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Maciré Sylla
Maya Irafama
Trace (www.codmusic.com)

Maciré Sylla is a young Guinean woman singer, backed here by an Afro-European band and recorded in Switzerland. Maya Irafama is at times an intriguing album, though at its best is vaguely reminiscent of other international African stars. This is due in part to the similarity of Sylla's voice to that of superdiva Angelique Kidjo, most evident on the opener, "Dariono," which borrows (quite well) the distinctive driving bass drum and staccato guitar lines so often used by the Beninoise star.
Listen!
"Wombere"
The lurking similarity may also be due to the frequent appearance of the Fulani flute, pioneered in pop form by Senegalese Baaba Maal whose Fulani ethnic roots are strong in Guinea as well. The second song, "Wombere," seems cut in the mold of a Maal dance number, combining as it does this flute work with a pounding bass line and peppery (though subdued) percussion and some delicate Mande guitar riffs. The best piece, perhaps, is "Dié," a reggae-inspired number that recalls not so much the big continental stars, but a version of reggae that is characteristic of versatile working African bands: smooth, deep, and clean without being superficial, and graced with a quiet confidence.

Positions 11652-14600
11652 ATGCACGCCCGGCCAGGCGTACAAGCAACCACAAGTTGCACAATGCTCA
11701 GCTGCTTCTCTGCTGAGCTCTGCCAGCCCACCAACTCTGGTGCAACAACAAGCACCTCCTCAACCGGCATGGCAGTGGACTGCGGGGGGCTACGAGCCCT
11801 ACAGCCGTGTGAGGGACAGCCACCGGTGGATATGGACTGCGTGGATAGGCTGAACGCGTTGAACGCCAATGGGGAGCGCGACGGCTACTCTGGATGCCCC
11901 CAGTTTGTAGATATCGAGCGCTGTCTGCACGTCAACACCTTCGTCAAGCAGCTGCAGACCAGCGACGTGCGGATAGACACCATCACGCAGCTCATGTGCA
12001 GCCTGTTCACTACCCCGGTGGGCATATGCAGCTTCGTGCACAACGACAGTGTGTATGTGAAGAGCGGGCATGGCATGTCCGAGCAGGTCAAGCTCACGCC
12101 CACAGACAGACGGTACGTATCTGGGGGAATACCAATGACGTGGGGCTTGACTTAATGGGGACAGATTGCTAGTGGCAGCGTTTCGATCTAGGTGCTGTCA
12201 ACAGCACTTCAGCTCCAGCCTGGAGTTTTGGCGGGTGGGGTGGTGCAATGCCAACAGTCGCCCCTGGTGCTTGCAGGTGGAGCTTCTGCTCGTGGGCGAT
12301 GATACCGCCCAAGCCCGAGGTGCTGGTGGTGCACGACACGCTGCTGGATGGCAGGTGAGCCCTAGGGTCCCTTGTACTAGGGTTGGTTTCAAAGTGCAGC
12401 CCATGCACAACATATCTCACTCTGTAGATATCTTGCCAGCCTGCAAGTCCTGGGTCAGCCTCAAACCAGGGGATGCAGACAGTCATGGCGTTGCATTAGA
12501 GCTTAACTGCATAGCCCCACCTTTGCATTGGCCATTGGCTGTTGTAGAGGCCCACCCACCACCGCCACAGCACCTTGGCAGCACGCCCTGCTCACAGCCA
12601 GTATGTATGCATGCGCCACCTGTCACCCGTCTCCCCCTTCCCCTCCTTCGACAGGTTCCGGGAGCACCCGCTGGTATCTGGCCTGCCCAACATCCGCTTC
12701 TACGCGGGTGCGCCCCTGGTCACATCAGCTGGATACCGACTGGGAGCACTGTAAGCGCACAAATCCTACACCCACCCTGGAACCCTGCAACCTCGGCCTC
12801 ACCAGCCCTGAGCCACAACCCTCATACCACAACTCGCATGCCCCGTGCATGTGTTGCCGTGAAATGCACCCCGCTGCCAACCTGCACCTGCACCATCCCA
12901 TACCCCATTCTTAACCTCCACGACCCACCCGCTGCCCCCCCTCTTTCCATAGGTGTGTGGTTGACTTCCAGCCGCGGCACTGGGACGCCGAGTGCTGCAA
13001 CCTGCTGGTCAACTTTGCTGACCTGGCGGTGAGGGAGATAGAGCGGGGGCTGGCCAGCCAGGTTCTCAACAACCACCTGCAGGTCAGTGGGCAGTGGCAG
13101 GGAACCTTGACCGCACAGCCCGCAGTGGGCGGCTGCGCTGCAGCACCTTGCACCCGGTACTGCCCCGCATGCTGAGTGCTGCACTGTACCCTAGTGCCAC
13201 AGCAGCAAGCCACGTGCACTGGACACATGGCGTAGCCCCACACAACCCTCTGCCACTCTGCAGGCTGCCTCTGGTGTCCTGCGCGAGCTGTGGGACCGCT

On other pieces the pernicious influence of generic arrangement and production that haunt much work out of nearby Paris are evident; Sylla's voice withers over these soulless tracks. Without sounding overly negative about the album as a whole, the packaging is not the most informative; listeners receive brief synopses of the lyrics of four of the songs, a list of players, and inside the folding CD liner, a color photo of Sylla. Hopefully, Sylla and Trace will build on this promising start and push to deliver even more original music. - Craig Tower

Audio: "Wombere"
© 2001 COD Music Publishing/SUISA (www.urbanafricanow.com)
Used by permission


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